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Twitter a ‘triumph’

Teenagers adore it. Oprah Winfrey, too. Even U.S. President Barack Obama uses it.

Teenagers adore it. Oprah Winfrey, too. Even U.S. President Barack Obama uses it.

In three years, Twitter has become a ubiquitous cyber-tool for both everyday communication and important news. Even Time magazine has named “The Twitter Guys” among the world’s 100 most influential people.

In March, Twitter had 19.1 million unique visitors worldwide, an almost fifteenfold increase from a year earlier, according to comScore.

“It’s an incredibly easy way to communicate with one’s friends, and people who are too busy to blog use it as a micro-blog,” says Colin Crawford, a senior fellow at the Society for New Communications Research. “Twitter’s growth is also driven by the fact that people increasingly communicate via their cellphones, not their computers.”

Twitter asks the question “What are you doing?” and lets users answer in 140 characters or less on their computers or cell phones. These updates — “tweets” — are not always inane.

Two years ago, California fire departments started using Twitter to send updates about wildfires. “What surprised me early on was how easy it felt to use Twitter after a natural disaster,” says Twitter co-founder Biz Stone. “We had built it as a social communications tool.”

Since then, Twitter has become a weighty news channel where politicians, companies, organizations and private individuals send often-vital updates around the clock.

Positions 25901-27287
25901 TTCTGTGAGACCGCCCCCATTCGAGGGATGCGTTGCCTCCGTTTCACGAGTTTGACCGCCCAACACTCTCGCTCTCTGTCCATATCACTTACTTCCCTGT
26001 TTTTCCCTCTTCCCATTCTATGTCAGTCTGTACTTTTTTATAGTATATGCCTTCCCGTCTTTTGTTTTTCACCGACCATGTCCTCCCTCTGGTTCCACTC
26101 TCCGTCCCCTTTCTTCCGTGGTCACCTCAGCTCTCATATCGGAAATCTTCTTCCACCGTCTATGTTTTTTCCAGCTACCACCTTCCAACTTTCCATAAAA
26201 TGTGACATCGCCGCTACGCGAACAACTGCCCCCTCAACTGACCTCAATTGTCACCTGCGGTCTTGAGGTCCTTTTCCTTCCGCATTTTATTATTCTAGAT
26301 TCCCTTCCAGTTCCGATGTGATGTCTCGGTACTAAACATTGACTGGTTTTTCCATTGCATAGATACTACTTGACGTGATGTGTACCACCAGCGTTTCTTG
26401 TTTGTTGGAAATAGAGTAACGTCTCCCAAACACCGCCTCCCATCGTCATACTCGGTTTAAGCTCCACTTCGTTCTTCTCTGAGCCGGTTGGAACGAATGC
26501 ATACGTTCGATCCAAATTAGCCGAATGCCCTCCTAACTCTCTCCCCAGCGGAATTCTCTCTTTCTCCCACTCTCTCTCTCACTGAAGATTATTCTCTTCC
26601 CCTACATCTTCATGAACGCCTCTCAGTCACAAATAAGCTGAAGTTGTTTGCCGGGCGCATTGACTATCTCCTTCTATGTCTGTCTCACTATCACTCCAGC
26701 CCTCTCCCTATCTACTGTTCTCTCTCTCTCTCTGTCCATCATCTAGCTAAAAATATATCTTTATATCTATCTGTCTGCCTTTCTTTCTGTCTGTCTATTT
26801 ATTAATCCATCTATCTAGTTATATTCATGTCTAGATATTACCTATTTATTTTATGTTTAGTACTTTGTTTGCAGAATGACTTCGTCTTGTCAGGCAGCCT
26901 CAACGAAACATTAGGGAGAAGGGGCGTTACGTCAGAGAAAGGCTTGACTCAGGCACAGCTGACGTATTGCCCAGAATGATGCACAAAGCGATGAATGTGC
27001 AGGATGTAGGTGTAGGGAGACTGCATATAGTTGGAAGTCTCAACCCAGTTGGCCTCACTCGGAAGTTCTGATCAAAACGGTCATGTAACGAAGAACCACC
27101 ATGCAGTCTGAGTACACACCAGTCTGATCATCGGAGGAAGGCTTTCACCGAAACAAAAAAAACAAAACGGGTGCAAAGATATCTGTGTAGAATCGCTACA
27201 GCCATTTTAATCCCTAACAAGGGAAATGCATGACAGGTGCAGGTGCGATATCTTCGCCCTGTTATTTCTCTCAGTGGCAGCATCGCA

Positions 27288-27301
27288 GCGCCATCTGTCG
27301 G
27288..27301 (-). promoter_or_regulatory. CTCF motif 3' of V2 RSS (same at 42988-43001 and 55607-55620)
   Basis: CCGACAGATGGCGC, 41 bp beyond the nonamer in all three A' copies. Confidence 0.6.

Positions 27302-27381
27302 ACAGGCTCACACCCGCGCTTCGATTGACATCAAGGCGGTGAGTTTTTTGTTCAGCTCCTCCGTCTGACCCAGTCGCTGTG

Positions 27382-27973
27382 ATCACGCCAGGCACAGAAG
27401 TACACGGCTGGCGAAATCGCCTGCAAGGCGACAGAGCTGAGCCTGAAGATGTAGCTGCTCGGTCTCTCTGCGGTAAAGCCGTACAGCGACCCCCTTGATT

“As a tool Twitter is very simple, so users tell us what they want from the system,” explains Stone. “It has highlighted the fact that people need information in real-time.”

The company still only employs some 30 people. They work in a San Francisco loft, where they park their bikes next to the kitchen. According to Stone, Twitter is no high-tech miracle.

“It’s like flying birds. They move together in a flock based on very rudimentary communication”, he says. “Twitter is a triumph of humanity, not technology.”

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• Want to learn how to use Twitter more effectively? Tim O’Reilly and Sarah Milstein have co-authored The Twitter Book: The Definitive Guide to the Planet’s Most Useful and Effective Communications Channel. The book includes examples from more than 60 top Twitterers, and ways to make your tweets stand out from the rest. The book is available from oreilly.com and retails for $24.99.

 
 
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